Many people don’t have savings or investments when they reach retirement age, and rely on public social security programs, which are not exactly generous in Germany, or in some other countries. And some are getting corporate or government pensions. But they too are feeling the strain from NIRP.

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In the UK, where the benchmark interest is 0.10% but could be taken into negative territory sometime soon, recent corporate collapses such as that of Carillion have revealed the gaping deficits that exist in many corporations’ defined pensions plans. According to research by PricewaterhouseCoopers (PWC), the total deficit for such plans in the UK had soared to £340 billion by August 2019, after doubling in just one year, in part due to falling bond yields.

Many public plans are faring little better. In Spain, the national central bank just released a wide-ranging report into the state of the public pensions system. Its ominous conclusion is that retirees receive €1.74 for each euro they put into the social security system. In other words, the system is not remotely sustainable, despite the fact that monthly payouts were already sharply reduced in 2018.

And these reductions in payouts are directly hitting consumer spending. Following the cuts, a pensioner who retired in 2018 will lose on average the equivalent of €350 a month in purchasing power over the duration of their retirement, according to a study by the consultancy group IFA. The pension age in Spain has also risen from 60 to 65 and five months in recent years, and is expected to rise to 67 in the coming years. Many people are already voluntarily opting to work til the age of 67.

Something similar is happening in many other European countries. Public pension systems are offering less in the way of outputs while demanding more in the way of inputs. What’s more, the fiscal pressures driving these changes are likely to get a lot worse after the Pandemic as countries grapple with a beaten-up economy, rising public spending, and lower tax revenues. At the same time, zero or negative interest rates are cutting the payouts from savings and other retirement vehicles, and this saps spending by retirees at the worst possible moment.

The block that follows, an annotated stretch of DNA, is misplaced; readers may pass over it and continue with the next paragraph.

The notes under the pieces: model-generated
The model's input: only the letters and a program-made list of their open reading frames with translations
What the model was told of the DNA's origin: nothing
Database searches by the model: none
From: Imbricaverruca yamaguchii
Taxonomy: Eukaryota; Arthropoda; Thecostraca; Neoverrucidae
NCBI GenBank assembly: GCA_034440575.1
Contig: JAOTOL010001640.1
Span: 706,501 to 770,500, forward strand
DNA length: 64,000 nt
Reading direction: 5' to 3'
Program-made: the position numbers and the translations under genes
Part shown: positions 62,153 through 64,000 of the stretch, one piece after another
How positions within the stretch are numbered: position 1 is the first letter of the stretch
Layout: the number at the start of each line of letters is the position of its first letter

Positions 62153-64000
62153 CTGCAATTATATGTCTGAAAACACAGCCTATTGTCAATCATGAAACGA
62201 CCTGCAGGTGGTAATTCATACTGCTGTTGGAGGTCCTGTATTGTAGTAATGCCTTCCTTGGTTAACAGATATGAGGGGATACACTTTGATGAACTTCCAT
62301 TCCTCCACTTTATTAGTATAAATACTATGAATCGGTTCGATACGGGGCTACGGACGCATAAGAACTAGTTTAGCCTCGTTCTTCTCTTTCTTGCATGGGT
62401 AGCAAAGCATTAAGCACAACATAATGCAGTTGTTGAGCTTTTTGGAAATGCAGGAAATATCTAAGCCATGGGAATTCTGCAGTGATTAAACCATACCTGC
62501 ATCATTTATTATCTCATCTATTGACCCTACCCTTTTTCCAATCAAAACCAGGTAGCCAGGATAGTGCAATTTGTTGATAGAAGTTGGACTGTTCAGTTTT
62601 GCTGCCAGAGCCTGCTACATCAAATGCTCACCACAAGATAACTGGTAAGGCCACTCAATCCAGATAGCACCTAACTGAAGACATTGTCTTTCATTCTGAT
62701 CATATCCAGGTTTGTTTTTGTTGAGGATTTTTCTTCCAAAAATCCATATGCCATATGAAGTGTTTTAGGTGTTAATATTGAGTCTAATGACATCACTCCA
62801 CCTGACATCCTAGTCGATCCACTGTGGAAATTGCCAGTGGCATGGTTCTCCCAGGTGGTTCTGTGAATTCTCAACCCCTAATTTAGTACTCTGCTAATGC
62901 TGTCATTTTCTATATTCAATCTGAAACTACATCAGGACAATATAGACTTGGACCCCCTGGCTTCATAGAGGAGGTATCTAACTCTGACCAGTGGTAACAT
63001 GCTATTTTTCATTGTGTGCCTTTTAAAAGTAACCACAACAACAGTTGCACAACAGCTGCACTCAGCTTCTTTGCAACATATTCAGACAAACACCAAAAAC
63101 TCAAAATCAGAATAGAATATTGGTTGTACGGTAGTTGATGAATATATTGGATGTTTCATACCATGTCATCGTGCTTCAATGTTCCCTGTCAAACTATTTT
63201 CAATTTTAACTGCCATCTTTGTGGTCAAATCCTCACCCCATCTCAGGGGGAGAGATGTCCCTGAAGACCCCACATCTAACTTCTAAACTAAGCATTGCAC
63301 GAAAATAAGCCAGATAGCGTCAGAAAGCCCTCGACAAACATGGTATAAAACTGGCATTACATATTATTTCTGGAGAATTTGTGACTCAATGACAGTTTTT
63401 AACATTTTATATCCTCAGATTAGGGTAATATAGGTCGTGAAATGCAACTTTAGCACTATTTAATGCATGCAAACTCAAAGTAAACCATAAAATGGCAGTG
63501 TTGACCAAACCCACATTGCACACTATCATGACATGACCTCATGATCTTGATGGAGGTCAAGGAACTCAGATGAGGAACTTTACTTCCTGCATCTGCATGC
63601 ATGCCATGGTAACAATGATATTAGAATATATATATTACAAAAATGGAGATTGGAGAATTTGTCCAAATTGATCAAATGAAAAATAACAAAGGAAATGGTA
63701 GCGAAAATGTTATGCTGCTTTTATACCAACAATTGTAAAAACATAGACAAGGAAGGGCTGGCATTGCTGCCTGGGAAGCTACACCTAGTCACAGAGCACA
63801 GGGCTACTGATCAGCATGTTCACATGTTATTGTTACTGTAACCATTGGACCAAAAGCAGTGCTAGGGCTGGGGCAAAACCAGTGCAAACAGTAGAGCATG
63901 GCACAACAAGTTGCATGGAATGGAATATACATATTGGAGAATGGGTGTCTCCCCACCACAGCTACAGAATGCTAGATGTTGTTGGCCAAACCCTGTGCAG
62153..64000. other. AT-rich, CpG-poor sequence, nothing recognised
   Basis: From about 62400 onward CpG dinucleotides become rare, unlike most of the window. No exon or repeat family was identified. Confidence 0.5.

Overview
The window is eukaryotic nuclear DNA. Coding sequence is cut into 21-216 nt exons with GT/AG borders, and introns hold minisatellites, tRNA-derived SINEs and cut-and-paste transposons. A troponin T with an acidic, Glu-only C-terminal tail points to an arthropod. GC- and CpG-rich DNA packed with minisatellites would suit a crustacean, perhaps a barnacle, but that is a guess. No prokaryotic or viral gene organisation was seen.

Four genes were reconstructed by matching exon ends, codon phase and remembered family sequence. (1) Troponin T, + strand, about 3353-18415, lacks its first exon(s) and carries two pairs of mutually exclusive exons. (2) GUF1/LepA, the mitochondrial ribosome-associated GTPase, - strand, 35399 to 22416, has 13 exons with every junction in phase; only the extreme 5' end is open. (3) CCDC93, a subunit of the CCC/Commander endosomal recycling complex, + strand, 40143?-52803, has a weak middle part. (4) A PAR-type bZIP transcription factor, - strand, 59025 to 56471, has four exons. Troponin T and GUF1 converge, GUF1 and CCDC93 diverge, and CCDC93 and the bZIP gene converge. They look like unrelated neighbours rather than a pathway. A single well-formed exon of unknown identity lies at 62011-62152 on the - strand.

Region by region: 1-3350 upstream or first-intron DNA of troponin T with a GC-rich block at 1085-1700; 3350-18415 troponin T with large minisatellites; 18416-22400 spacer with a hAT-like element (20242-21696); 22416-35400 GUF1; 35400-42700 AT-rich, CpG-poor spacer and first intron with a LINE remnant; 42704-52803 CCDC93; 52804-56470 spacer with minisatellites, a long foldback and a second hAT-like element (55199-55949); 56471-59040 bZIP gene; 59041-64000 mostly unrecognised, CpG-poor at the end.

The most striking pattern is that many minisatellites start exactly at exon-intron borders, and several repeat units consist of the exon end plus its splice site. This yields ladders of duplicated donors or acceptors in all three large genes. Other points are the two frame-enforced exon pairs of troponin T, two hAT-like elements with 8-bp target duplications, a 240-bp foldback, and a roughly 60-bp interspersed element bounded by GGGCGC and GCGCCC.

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As their incomes fall, people have responded in myriad ways. Some have decided to keep working way past regular retirement age, which isn’t such a bad option as long as the work is not too physically demanding. But age discrimination can make this strategy very tough. In many places, workers are pushed out once they hit the 50-mark. Self-employment may fill some of the gap, but not everyone can pull that off. Around one out of ten people aged 65-74 are economically active. That is likely to go up in the coming years.

Whether voluntary retirees or forced to retire by age discrimination or health, people are responding to the crisis is by cutting back their spending. This in turn is dragging down consumption in the economy as a whole. In economies that are predominantly consumer based, this is not good news, and comes on top of the pressures on spending power by many younger consumers, and those pressures are now exacerbated too by the fallout from the coronavirus crisis. By Nick Corbishley, for WOLF STREET.